> >Paul, know what your talking about before you open your big trap and >fairly and accurately represent your POV. > Hey Paul, I gotta agree with Quadruple Zero here. Get yourself a > subscription to the pre-eminent academic journal of this era, > Consumer Reports, before you post again.
Unfortunately, although I’m a finch-breeder, the great need for cage-lining materials is handled by my newspaper habits. Thanks for the recommendation, though. BTW, is there a Chinese version? Maybe then I’d at least <learn> something. – "How deeply the cry of a bird can move us–any cry that is cried out whole." -Ranier Marie Rilke
>shape. When it comes to carpal tunnel surgery, people are very much better >off delaying treatment, since this surgery is in the process of being >abandoned as ineffectual.
Paul, now long term readers here will confirm that I do not jump in like ole 000000 to demand data when people post about alternative therapies. I agree that such posts become trying. However, when people make empiric claims comparing alternative tehrapy with some OTHER therapy or critical assessments of allopathy, I believe, as the lawyers say, you have "opened the door to a line of questioning". You claim here that CT release surgery is in the "process of being abandoned as ineffectual". Is this true? Really? On what do you base this empiric claim. I say you’re full of it. I think in appropriate cases it is highly effective and, if anything cases are on the rise.
> However, when people make empiric claims comparing alternative tehrapy > with some OTHER therapy or critical assessments of allopathy, I believe, > as the lawyers say, you have "opened the door to a line of questioning". > You claim here that CT release surgery is in the "process of being > abandoned as ineffectual". Is this true? Really? On what do you base > this empiric claim.
I base this tidbit on the information I have received from my sister, who is an OT and a certified hand therapist, bud. She has attended the latest conferences, and it is being recognized that chiros and PT’s and OT’s have been right–the problem is often in the shoulders, not the CT. Not only that, but CT surgery has a miserable record of success. The old bromide applies: when all you have is a hammer, the whole world looks like a nail. Look before you leap. – "Most people listen in the wrong direction." -Martin Heidegger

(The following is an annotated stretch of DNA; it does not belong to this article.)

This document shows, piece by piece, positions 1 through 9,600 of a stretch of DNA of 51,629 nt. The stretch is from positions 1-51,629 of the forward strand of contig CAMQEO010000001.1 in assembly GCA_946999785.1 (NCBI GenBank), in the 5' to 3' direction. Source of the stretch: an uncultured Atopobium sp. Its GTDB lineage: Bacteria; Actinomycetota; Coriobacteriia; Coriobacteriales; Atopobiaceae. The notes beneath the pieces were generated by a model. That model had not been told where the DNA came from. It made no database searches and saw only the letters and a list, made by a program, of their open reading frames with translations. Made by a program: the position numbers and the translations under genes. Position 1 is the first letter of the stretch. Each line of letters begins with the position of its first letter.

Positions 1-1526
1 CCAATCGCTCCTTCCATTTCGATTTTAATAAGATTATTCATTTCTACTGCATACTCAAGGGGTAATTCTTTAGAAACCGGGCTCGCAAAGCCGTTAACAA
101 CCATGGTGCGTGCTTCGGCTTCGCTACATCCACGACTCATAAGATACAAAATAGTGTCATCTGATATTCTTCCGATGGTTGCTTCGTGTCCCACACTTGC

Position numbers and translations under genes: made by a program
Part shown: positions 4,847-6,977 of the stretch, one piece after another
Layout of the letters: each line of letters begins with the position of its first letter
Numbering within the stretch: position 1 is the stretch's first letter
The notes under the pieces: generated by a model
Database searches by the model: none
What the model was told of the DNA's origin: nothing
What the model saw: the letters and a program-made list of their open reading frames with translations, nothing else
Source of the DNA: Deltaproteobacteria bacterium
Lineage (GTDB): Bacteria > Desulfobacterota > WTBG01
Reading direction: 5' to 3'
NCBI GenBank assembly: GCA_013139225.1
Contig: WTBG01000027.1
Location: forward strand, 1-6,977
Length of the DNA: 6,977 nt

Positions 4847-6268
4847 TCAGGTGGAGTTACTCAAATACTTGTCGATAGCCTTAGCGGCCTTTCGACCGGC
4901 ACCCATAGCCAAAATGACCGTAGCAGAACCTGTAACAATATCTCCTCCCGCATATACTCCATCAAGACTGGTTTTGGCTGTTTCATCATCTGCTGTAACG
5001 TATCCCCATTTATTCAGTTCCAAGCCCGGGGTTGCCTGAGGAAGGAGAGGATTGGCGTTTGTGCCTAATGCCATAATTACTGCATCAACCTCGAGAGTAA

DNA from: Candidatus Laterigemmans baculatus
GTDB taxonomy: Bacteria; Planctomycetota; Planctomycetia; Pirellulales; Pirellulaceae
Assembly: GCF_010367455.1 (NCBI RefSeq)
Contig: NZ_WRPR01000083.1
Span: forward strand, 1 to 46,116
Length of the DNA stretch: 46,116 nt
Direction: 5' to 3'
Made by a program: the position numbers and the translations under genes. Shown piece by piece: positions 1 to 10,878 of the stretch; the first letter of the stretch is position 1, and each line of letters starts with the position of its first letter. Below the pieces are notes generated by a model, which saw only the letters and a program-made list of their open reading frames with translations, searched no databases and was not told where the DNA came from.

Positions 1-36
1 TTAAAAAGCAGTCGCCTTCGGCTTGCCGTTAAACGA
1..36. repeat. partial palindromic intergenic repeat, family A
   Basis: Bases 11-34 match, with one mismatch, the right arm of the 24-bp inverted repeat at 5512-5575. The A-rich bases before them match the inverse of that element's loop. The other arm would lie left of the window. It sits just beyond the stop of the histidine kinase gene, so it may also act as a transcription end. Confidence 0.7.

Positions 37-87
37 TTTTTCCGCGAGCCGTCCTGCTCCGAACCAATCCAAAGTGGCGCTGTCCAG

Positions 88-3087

>I base this tidbit on the information I have received from my sister, who is >an OT and a certified hand therapist, bud.
Well, there you have it. I stand corrected . . . NOT. Outcome of carpal tunnel surgery in Washington State workers’compensation. American Journal of Industrial Medicine, 1994 Apr, 25(4):527-36 "Relief of pain was complete or modest in 86% (124/145) and only 14% of cases reported no improvement in symptoms." [after CT surgery] Results of treatment of severe carpal tunnel syndrome. Journal of Hand Surgery. American Volume, 1992 Nov, 17(6):1020-3. 14/15 hands with SEVERE CTS (muscle atrophy) had improvement with return of muscle function and bulk. Long-term results of carpal tunnel decompression. Assessment of 60 cases. Journal of Hand Surgery. British Volume, 1993 Aug, 18(4):471-4. "The results were generally favourable with a variable degree of improvement in 86% [of 60] cases." >She has attended the latest conferences, and >it is being recognized that chiros and PT’s and OT’s have been right–the >problem is often in the shoulders, not the CT. Not only that, but CT >surgery has a miserable record of success.
This is clearly false. It may be the case that people are realizing (as always happens) that a once homogeneous disease is really several disorders and that only some of those may respond to CT release. But "miserable record of success" – I think not . . . BUD. Perhaps she could say who made these erroneous statements at the conferences and on what they based their conclusions about the efficacy of CT surgery. I hope they had more to go on than their sister’s say so. >The old bromide applies: when all you have is a hammer, the whole world looks >like a nail.
This is absolutely TRUE. That’s why we need good research to sort out people who can really help vs. those who are just going around with their favorite hammer . . . no matter how dilute that hammer may be.